Migration To Java EE 6 With Spring 3 - ...Could Become "Interesting"

Spring 3 comes with JSR-330 annotations like @Inject, @Named developed by Rod Johnson and Bob Lee. Exactly the same annotations are also used in CDI (JSR-299). They are an integral part of every Java EE 6 server - regardless whether it is a full or web profile. In all migration projects from J2EE / Java EE 5 with Spring 3 to Java EE 6 you will get two injection frameworks implementing / listening to the same annotations.

It is like working with two JPA providers (e.g. EclipseLink and Hibernate) in one application at the same time :-).


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Comments:

I don't get it - how is that different from the support for e.g. JSR250 @Resource and JSR220 @TransactionAttribute that is in Spring for quite while?

Posted by Eberhard Wolff on June 29, 2011 at 10:15 PM CEST #

I think @Resource doesn't work with POJOs as per JEE5 specs?

Posted by faisal on June 29, 2011 at 11:11 PM CEST #

@Eberhard,

not that different. Which framework do you expect to react to @Inject?

If you inject a "POJO" with @Inject in Java EE 6, then @PostConstruct will be invoked by the application server.

If you are going to use Spring in Java EE 6, then you will get two frameworks "listening" to the same annotation. You will at least have to decide which classes are going to be injected by Spring and which by CDI....

Posted by Adam Bien on June 30, 2011 at 12:53 AM CEST #

Do you have a prototype that shows that really both frameworks are trying to "listening" to the annotation?

Posted by Eberhard Wolff on June 30, 2011 at 05:48 PM CEST #

@Eberhard,

no - I only have @Inject samples for Java EE 6. I could send you the maven-app. If you activate Spring 3 and declare the dependent class as Spring Bean, we will get an example :-). Should I drop you an email?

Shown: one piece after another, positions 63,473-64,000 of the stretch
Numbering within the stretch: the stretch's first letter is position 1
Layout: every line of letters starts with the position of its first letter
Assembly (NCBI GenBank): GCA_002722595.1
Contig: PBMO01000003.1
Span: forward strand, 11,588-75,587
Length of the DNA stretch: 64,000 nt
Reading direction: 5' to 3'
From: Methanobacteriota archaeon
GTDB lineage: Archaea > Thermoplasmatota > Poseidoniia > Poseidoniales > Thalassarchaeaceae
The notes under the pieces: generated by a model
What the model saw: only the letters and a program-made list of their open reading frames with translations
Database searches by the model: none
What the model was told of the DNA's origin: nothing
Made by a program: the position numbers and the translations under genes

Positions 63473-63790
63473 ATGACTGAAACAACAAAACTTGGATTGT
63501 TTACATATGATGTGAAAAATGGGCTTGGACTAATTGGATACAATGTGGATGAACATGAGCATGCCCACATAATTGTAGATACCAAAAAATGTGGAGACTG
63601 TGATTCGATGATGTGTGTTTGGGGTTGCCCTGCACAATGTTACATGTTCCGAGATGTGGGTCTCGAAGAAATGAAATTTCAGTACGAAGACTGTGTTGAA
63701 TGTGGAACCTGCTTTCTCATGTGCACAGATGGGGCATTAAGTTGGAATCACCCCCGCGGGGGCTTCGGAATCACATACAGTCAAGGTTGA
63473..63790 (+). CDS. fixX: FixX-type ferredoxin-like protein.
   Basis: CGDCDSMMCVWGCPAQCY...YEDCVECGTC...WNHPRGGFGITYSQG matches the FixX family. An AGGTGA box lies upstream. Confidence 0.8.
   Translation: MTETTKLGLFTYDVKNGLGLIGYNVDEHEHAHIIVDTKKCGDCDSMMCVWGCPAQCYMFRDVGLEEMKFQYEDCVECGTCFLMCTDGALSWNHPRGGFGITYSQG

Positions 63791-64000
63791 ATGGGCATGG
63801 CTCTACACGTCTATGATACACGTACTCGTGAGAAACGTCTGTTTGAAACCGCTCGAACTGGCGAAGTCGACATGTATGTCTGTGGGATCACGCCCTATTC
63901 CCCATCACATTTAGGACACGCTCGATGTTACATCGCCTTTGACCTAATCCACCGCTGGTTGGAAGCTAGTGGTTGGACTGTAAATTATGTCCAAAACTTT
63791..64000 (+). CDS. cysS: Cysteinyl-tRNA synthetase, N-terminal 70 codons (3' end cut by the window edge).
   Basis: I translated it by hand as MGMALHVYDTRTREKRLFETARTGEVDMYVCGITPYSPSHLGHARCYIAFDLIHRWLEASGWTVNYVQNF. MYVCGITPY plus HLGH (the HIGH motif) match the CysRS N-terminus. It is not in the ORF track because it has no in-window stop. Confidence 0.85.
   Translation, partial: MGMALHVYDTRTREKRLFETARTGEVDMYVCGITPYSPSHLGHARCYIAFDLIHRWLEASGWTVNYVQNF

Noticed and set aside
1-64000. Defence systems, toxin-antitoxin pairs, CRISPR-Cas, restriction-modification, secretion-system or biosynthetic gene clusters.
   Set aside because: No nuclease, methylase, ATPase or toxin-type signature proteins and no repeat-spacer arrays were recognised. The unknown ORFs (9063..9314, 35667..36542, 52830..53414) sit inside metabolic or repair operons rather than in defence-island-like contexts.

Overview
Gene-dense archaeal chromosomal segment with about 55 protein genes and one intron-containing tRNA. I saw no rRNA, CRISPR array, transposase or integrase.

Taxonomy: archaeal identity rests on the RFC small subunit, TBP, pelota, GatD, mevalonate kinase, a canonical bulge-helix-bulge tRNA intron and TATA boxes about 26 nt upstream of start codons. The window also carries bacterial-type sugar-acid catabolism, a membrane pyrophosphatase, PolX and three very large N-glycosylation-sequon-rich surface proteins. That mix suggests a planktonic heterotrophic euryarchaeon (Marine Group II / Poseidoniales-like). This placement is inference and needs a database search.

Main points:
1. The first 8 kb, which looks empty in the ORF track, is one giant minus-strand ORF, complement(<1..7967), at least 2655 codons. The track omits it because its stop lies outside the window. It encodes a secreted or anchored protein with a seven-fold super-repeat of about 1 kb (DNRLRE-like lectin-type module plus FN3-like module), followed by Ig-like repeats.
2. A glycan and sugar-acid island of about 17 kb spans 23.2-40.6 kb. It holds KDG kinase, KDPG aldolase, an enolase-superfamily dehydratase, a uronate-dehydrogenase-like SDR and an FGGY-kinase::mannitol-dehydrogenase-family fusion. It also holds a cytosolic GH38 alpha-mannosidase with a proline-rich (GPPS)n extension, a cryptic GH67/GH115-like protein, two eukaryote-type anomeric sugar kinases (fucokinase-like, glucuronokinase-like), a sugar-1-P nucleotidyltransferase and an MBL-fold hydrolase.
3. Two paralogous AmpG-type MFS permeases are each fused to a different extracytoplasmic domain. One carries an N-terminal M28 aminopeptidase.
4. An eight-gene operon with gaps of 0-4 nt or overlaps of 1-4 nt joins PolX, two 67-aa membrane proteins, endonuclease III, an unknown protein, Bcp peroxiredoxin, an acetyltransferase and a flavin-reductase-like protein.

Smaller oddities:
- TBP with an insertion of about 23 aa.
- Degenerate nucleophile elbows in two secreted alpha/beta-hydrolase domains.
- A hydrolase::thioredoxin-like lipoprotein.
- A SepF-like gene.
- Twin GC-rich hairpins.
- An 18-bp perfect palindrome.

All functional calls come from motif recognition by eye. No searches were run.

If there is beans.xml in classpath Java EE 6 will search for @Inject regardless whether Spring already uses them for injection, or not.

The only workaround would be to delete the beans.xml. Then only Spring would "react" to @Inject. It would look like a Java EE 6 injection.

IMHO: the easiest possible thing is to keep both frameworks separated.

adam

Posted by Adam Bien on June 30, 2011 at 11:14 PM CEST #

I don't think this will be a problem Adam.

Both runtimes and their managed objects are strictly separated (ApplicationContext vs BeanManager) unless you use an bidirectional spring<->cdi integration. In this case you need to handle the issue within your CDI extension. Should be manageable while moving to one stack (either CDI or Spring).

Posted by Jens Schumann on July 01, 2011 at 02:32 AM CEST #

@Jens,

it is not a technical problem. It is a maintenance nightmare. You will need a clear policy + documentation which objects get injected by Spring and which by Java EE 6. It is impossible to tell without looking to configuration, checking the existence of beans.xml etc.

...very similar to using Hibernate and EclipseLink through JPA in one project. If you clearly separate the entities - should be also possible :-)

thanks for your comment!,

adam

Posted by Adam Bien on July 01, 2011 at 02:45 AM CEST #

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